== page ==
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Financial Independence: A Better Perspective

Oct 7, 2020

Financial Independence: A Better Perspective is a new podcast hosted by Lance Edwards, bestselling author of “How To Make Big Money in Small Apartments,” and Randy Luebke, Founder of Lifetime Paradigm, Inc., an organization dedicated to helping clients to and through their retirement by fixing broken retirement plans, putting them back on track and making up for both lost time and insufficient savings. In this episode, Lance and Randy interview Todd Strumpfer, Senior Account Executive with Cost Segregation Services. An expert with over ten years of experience, Todd discusses Cost Segregation and how it connects and builds upon standard depreciation. The three also discuss how the CARE Acts plays into it during this time of COVID-19.

What you’ll learn in this episode:

*Cost segregation got its start in the late 90’s. Opening the door to its general use were cases brought by several businesses arguing that parts of their properties wore out fast than 39 years for commercial properties and 27 ½ years for residential rental properties (arbitrary chosen figures). Since Todd started I the business a decade ago, more and more CPAs and tax professionals are recommending it to clients. Jim Shrever, the Founder of Cost Segregation Services, was a pioneer in figuring out how to make this work to the advantage of smaller building owners.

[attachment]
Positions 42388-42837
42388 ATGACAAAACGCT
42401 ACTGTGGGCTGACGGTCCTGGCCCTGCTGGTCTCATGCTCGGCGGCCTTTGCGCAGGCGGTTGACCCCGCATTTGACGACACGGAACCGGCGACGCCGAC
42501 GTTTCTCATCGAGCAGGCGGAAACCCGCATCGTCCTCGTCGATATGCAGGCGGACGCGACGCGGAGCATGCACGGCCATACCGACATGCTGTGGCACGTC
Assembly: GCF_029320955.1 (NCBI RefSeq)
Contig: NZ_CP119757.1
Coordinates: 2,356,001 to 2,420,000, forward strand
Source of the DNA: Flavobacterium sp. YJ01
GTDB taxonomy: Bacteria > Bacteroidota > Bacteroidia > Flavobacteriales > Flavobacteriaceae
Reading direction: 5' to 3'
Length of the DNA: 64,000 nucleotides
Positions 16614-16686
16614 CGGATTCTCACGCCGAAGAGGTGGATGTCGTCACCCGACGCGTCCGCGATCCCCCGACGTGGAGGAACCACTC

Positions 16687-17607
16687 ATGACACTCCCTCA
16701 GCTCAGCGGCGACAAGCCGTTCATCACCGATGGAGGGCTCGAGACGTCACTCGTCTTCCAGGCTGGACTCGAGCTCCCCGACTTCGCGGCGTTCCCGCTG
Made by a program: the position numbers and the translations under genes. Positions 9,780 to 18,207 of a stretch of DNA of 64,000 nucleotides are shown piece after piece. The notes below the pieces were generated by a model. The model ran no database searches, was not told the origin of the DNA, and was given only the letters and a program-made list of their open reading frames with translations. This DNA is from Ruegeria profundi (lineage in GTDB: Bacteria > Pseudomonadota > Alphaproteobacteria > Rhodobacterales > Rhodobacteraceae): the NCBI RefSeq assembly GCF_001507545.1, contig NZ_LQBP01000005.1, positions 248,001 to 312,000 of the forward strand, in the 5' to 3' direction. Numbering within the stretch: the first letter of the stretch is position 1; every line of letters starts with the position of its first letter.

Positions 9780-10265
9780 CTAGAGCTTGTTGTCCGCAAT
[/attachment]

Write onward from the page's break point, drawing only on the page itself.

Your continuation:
*The IRS allows for depreciation as buildings and inside assets like carpet wear out. If you don’t do cost segregation, you’re doing straight line depreciation. Because of the court cases, the IRS has allowed for building owners to depreciate different items that are part of the property more rapidly.

*A cost segregation study involves going in and getting photos of the property, doing a walkthrough, gathering appraisals and different information. Working with analysts, they do what’s called an engineering-based cost segregation, which is different from accounting based. Engineering based analysis goes deep, with up to 70 building components being analyzed to depreciate a building more rapidly.

*Todd’s company works with a client’s tax professional to apply the results to their tax returns. They have a depreciation schedule going forward that includes much more than land and improvements or land and building. Every component is broken into their correct appreciable life. “They don’t get more depreciation expense, they just get it a lot sooner,” he says. “It’s a non-cash expense.”